Lighting Design by Ryan O’Gara
Sound Design by Marcelo Añez
Costume Design by Márion Talán
Video Design by Phillip Gulley
Associate Directors: Daryl Embry & Katie Naka
Associate Producer: Kevin England
Assistant Producer: Kyle Scott
Stage Manager: Bethany Clark
Operator & DJ: Caleb Sharp
Assistant Stage Manager: Iliana Paris
Video Post-Production: Peter Burr & Cameron Vokey
Choreography: Penelope McCourty
Assistant Lighting Designer: James Lewis
Play/Date is “broadening the definition of theater”
Read more from The New York Times’ article on Play/Date.
“The integration of the audience into the piece heightens engagement and creates a powerful and welcome element of contemporary theatricality. Run down to Fat Baby soon, and maybe even take a date”
Read more from review of the production in Gay City News.
Play/Date “set[s] the bar for immersive theater”
Read more from Village Voice’s feature on the show.
“Play/Date pushes boundaries – both artistic and personal – and takes theater one step further in the process.”
Read more from Time Out New York’s feature on the show.
Play/Date “takes immersive theater to new horny heights”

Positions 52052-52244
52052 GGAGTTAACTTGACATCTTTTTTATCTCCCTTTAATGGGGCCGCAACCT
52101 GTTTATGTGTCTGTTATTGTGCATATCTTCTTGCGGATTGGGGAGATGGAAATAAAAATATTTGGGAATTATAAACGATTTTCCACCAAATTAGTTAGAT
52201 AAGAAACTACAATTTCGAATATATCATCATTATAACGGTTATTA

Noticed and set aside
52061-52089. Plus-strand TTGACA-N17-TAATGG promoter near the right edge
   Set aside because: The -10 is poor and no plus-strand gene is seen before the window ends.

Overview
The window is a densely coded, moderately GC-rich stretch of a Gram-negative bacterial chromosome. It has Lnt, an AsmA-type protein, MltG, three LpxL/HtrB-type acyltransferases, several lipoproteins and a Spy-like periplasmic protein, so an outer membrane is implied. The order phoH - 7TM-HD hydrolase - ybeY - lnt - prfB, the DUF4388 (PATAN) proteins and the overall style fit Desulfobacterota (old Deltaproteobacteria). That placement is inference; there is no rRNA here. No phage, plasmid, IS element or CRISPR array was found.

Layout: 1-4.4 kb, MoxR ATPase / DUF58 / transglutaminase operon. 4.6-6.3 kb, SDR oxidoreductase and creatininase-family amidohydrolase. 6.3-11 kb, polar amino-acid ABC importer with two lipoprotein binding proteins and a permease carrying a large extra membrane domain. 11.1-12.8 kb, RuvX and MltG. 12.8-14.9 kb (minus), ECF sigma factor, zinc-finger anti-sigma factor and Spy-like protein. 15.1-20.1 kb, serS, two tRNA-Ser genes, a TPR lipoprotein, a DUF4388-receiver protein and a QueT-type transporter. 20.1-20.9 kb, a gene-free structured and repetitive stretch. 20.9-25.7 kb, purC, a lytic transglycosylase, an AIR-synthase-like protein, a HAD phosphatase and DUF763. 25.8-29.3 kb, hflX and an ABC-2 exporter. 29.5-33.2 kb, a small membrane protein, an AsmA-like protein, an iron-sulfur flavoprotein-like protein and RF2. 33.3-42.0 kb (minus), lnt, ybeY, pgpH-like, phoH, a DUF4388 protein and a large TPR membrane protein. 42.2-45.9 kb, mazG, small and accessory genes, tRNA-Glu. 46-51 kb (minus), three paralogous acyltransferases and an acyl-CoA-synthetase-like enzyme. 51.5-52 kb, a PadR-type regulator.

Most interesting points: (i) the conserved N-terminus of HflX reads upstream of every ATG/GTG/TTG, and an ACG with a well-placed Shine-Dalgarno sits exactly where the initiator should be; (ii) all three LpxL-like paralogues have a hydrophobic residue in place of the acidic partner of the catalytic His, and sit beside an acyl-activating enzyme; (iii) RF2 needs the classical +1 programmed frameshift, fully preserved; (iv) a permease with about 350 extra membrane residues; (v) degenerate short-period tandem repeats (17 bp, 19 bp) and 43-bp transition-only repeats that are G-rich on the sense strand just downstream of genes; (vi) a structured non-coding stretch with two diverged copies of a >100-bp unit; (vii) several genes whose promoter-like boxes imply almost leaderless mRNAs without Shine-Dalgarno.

Read more from the New York Observer’s review the show.
“Whether you go alone, bring friends, or go with a date, Play/Date promises a highly entertaining and one-of-a-kind social and theatrical experience.”
Read more from Theatre is Easy’s review.
“This blend between cynicism and empathy that makes Play/Date surprisingly moving”
Read more from Litro Magazine’s review.
“I’ve always wanted to make work that reflects my own sense of wonder, and create experiences for people that fully engage them and require them to explore and discover.”
Read more from the Clyde Fitch Report’s interview with Michael Counts.
“I’m psyched about the site specific aspect of this – seeing a play in a bar with other plays going on at the same time is going to be a real treat. Pretty dope stuff.”
Read more from Indie Theater Now’s interview with playwright Chad Beckim.
Play/Date takes immersive theater to the next level
By Raven Snook | Posted: Sunday September 14 2014 | https://www.timeout.com
Take a look inside one of the strangest and most fascinating NYC shows happening right now